A Vancouver time travelogue brought to you by Past Tense.
Horse racing began at Hastings Park a few months before this photo was taken from atop the original Hotel Vancouver in 1889. Previously, the local track was what’s now downtown Vancouver. Businessmen George Black and Sam Brighouse organized horse races on a course that began on Pacific Street in Yaletown and ran north up Howe Street (on the left in this photo) before finishing at the Hotel Vancouver at Granville and Georgia, where a judge’s box had been set up.
The original plan was to use Georgia Street because it was so wide, but with the monster trees just recently cleared and heavy rain in the spring of 1887, Georgia was too mucky. As it was, they rushed to finish clearing Granville south to Yaletown so it would be ready for racing on Dominion Day. Walter Graveley recalled perching on the unfinished walls of the CPR’s new Opera House just to the south of Hotel Vancouver to watch the races. Black and Brighouse’s horse “Lumpy” was one of the star attractions.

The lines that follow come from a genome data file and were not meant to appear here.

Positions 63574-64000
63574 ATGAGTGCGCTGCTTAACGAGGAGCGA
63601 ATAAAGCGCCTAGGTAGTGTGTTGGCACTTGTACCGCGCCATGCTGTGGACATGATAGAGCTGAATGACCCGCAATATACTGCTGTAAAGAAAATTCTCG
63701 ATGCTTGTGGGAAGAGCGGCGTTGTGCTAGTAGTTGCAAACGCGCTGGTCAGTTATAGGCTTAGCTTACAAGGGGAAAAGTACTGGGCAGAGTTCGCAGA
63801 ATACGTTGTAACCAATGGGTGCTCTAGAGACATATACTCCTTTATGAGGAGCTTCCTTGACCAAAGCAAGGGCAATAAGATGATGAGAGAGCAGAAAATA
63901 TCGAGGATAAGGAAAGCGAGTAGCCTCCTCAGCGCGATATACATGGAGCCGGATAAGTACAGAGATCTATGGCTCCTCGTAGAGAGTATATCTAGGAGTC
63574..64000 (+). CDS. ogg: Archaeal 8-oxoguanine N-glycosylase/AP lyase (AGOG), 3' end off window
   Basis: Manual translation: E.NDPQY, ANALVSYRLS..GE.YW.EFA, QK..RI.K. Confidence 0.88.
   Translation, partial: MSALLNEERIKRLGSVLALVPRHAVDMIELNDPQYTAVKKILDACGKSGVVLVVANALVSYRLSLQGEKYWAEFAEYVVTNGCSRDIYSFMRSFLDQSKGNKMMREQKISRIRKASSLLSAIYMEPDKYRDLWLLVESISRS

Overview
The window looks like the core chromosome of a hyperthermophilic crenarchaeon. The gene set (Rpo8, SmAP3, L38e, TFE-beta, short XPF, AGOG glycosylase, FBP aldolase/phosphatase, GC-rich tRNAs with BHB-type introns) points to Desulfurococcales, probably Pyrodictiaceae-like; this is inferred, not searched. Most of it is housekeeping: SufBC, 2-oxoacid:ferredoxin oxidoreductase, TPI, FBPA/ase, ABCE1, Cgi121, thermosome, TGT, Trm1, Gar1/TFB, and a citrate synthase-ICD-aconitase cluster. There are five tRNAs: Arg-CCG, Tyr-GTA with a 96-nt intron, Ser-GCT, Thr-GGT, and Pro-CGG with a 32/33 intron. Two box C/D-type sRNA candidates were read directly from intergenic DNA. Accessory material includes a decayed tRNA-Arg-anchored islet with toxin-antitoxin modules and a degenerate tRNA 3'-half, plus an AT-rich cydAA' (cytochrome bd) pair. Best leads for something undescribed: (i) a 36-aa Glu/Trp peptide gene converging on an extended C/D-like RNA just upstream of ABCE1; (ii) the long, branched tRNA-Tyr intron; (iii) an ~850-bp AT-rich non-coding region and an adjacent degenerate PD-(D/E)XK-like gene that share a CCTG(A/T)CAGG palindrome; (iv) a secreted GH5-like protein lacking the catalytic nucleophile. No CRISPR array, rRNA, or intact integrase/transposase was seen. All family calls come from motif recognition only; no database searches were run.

The Daily News-Advertiser described one of races in 1888:
South Granville Street was crowded yesterday with lovers of horse flesh, and sporting men generally. A good day’s sport was provided, and the committee are to be congratulated on the success of their endeavours. The first horse race was a three quarter mile flat race, best two heats out of three, and open to any horse that had been in the province six months. Five horses ran.
Horse racing in the area pre-dated the incorporation of Vancouver. The first racehorses on Burrard Inlet were George Black’s “Bryan O’Lynn” and droopy-eyed “Sleepy Dan,” which he raced in Gastown and New West. A Squamish man named Khaytulk, or Supple Jack, kept horses in what became Stanley Park. Khaytulk raced his horses against Black’s and the two competed for prize money in Victoria and New Westminster races.
Source: Photo from City of Vancouver Archives #Van Sc P102.1